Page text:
Jacek Dehnel’s Lala is a wonderful mosaic of stories about a woman’s unbelievably adventurous youth; they were shared with family members so many times that her children and grandchildren could recite them practically verbatim. Lala’s memories began to crumble, though, under the onset of dementia. Dehnel, Lala’s grandson, decided to compile the stories to keep his grandmother’s memory alive.
Lala’s stories are outrageous and humorous. She is situated in a family in which the women all share a certain attitude: part confidence, a little craziness, and absolute hilarity. Scenes set during World War II find Lala standing up for what she believes in despite great personal risk; she could have been killed time and again but was miraculously honored, instead, for her brazenness. She is shown tricking people into doing exactly what she wanted and joking that she “always had more luck than common sense.”
The pace of Lala’s stories is rapid fire, and new character introductions are frequent. Each time a family member becomes the sudden star in a story, a bit more of their personality and background is divulged; the broader picture doesn’t come into focus until the very end.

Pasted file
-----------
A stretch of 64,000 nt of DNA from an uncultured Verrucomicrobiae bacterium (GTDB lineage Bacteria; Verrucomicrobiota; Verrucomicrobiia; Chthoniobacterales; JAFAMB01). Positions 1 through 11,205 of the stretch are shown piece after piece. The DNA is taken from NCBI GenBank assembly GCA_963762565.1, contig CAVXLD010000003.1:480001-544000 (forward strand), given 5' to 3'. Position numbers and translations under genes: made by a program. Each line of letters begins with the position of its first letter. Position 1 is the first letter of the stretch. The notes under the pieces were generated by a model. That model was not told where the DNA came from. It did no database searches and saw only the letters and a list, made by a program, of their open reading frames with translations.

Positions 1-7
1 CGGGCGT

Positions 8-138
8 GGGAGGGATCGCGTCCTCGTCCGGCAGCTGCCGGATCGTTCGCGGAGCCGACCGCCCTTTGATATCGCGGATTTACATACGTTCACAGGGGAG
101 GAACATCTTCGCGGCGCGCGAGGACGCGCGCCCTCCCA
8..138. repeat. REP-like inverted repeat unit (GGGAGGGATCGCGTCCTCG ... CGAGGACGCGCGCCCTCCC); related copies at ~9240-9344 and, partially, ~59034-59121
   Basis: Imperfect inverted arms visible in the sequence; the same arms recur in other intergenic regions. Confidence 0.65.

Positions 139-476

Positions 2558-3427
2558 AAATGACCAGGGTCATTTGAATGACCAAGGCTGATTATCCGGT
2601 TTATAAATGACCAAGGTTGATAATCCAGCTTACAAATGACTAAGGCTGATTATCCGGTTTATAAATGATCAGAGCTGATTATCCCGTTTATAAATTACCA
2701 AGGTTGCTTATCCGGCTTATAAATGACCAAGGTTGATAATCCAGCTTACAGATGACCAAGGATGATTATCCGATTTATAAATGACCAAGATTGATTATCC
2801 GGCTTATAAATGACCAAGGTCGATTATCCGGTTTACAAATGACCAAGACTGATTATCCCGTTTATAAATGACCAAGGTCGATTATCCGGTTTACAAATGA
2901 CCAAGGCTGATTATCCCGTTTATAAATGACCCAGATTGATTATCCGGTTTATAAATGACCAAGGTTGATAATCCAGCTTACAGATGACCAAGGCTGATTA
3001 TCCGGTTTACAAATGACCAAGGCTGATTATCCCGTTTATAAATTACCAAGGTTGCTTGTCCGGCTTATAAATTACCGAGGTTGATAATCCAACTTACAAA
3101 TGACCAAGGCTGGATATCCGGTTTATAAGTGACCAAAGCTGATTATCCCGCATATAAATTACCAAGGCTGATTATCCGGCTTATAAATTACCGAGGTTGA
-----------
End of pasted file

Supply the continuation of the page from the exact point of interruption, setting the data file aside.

Each story is spellbinding and captivating, moving out of order but related in ways that suggest good humor and sly smiles. Lala’s story is a tapestry of intriguing memories, and pictures of her family are peppered throughout, putting faces to personalities and demeanors.
As Lala moves toward death, her story teems with life, each shared event building upon another, slowly surging forward and back. During his gradual shift from the position of a listener to the primary storyteller, Dehnel successfully carries on his grandmother’s memory in his interpretation of her life.
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